While we already know that according to much-delayed CPI data, annual shelter inflation has just peaked at just under 9% annual growth, and will now be trending lower for the next 18-24 months.
But while the roughly 12 month delayed CPI data brought some good news, there was much better news in the latest monthly Rental Market Tracker from Redfin, which unlike the CPI, provides a real-time snapshot of the rental market. What it shows is that not only have rents peaked, but the median U.S. asking rent is about to turn negative on an annual basis, having risen just 0.3% year over year to $1,967 in April. That’s the 11th-consecutive month of slowing growth, and is the first (effectively) unchanged print since the covid crash in March 2020. It compares with a revised increase of 1.4% one month earlier and a 16% increase one year earlier. More importantly, extending the current trendline suggests that rents will now decline on an annual basis for the foreseeable future.
On a month-over-month basis, the median asking rent fell 0.2%, which is notable because rents typically rise at this time of year.
According to Redfin, the slowdown in rent growth is mostly due to a supply glut in the form of an expanding pool of rentals to choose from: "The homebuilding boom over the last decade-and-a-half has increased the number of new rentals on the market, and landlords are now grappling with rising vacancies."
Completed residential projects in buildings with five or more units jumped 60% year over year on a seasonally-adjusted basis to 484,000in March—the most recent month for which data is available. There are only three other instances since the 1980s when completions were higher.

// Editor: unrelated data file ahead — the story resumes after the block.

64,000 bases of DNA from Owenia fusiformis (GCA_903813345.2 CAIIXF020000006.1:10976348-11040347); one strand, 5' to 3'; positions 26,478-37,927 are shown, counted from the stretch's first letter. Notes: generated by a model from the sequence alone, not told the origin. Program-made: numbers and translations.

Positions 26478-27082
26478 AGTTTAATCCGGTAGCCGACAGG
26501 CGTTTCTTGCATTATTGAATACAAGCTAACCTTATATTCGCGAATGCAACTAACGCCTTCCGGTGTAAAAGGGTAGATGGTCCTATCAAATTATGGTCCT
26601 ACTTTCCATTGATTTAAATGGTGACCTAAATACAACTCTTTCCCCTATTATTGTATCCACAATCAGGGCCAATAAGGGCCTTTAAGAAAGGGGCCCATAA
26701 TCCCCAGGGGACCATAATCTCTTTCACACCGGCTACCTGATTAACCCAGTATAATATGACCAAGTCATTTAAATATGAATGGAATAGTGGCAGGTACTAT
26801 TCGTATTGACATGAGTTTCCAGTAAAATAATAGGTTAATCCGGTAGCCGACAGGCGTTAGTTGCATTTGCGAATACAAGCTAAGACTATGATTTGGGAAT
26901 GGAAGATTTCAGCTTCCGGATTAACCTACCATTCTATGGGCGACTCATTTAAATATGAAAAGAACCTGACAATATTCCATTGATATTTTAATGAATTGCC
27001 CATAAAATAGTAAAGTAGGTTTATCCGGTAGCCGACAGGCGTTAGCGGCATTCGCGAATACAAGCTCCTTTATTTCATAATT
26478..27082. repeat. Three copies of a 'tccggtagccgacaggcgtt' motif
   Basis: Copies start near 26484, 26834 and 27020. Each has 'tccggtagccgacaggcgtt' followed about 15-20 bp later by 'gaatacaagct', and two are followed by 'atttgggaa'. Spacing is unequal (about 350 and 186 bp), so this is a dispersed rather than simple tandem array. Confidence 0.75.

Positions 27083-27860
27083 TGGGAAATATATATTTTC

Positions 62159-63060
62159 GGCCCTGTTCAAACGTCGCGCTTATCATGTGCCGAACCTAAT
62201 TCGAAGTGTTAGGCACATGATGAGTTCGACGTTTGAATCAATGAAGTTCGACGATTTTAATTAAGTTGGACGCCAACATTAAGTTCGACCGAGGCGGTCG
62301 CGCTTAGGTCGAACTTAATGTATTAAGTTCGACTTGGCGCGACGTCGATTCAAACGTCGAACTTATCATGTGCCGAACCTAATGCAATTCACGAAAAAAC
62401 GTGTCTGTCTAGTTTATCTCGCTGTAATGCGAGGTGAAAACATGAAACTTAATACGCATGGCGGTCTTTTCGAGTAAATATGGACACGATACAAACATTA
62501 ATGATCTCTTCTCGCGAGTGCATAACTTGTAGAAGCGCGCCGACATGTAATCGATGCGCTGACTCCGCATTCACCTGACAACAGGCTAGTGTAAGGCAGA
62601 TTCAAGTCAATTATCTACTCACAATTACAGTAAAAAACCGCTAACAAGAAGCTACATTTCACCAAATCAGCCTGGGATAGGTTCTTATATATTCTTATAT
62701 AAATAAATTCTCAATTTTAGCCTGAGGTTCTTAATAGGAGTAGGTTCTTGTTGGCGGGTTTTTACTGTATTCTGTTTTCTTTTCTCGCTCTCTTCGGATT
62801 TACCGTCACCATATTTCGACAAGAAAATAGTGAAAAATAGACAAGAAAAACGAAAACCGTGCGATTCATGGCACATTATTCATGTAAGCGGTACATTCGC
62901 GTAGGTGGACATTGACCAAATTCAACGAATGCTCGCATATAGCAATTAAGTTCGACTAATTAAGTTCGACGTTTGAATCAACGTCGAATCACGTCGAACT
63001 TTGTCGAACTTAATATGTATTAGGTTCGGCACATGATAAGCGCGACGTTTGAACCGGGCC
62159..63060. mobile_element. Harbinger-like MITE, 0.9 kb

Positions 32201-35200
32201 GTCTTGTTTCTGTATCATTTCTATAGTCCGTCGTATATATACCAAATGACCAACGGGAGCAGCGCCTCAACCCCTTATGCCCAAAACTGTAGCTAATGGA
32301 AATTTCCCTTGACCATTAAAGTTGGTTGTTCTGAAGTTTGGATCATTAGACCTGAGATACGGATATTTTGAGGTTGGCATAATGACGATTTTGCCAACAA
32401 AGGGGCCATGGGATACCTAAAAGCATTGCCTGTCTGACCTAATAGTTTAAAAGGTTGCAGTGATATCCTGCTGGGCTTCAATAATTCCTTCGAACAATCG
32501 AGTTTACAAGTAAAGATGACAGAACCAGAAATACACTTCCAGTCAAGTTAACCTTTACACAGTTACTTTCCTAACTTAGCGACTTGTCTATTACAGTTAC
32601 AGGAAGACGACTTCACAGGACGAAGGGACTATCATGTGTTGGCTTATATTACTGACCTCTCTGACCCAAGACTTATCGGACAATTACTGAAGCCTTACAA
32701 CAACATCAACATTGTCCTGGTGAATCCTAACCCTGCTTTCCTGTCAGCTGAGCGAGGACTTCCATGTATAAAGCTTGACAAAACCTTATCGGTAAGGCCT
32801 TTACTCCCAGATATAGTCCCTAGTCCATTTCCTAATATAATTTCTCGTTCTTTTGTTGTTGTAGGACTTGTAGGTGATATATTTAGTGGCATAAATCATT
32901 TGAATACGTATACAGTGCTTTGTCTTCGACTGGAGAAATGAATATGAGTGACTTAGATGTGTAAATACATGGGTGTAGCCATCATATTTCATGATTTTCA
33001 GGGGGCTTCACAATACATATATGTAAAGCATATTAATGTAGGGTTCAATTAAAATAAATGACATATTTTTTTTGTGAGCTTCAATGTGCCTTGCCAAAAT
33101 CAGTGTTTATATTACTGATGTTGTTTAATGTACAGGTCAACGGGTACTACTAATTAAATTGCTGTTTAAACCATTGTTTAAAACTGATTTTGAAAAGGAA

Meanwhile, the rental vacancy rate ticked up to 6.4% in the first quarter—the highest level in two years.
“The balance of power in the rental market is tipping back in tenants’ favor as supply catches up with demand. That’s easing affordability challenges and giving renters a little wiggle room to negotiate in some areas,” said Redfin Deputy Chief Economist Taylor Marr. “The market has become more balanced, but the scales could tip back in favor of landlords if homebuilders pump the brakes on new construction in response to slowing rent growth.”
Rent growth is also decelerating because many people are opting to stay put. Fewer people are moving due to economic uncertainty, slowing household formation, still-high rental costs in many markets, and the rising cost of other goods and services due to inflation.
Where rents are falling the fastest.
In Austin, TX, the median asking rent fell 14.3% year over year in April—the largest decrease among the major U.S. metropolitan areas Redfin analyzed. Next came Phoenix (-9.6%), Las Vegas (-7.1%), Oklahoma City, OK (-6.4%) and Chicago (-6%). All but two of the 10 metros with the largest declines are in Sun Belt states.
- Austin, TX (-14.3%)
- Phoenix, AZ (-9.6%)
- Las Vegas, NV (-7.1%)
- Oklahoma City, OK (-6.4%)
- Chicago, IL (-6%)
- Birmingham, AL (-4.5%)
- Sacramento, CA (-4%)
- Memphis, TN (-3.6%)
- Seattle, WA (-3.2%)
- Dallas, TX (-2.8%)
The Sun Belt exploded in popularity during the pandemic as scores of remote workers moved there in search of relatively affordable housing and warm weather. Rents surged and are now coming back down to earth as supply catches up to demand. Much of the nation’s homebuilding in recent years has taken place in the Sun Belt. Phoenix and Austin both ranked in the top five metros with the highest number of multifamily building permits in March.
“A lot of renters took on roommates or moved in with family when rents increased dramatically during the pandemic, which left more rentals and fewer renters needing places,” said Van Welborn, a Redfin Premier real estate agent in Phoenix. “Landlords who increased prices too quickly are now feeling the impact as the market calms and rents decrease to more reasonable levels.”
Welborn said the short-term rental market is also cooling due to an oversaturation of Airbnbs and new restrictions on hosts. The silver lining for landlords in Phoenix is that seasonal renters will still pay a premium in the winter, and the local job market is holding up—especially with a large new semiconductor plant moving in.
Finally, here is a breakdown of Median Asking Rents by Metro Area in April 2023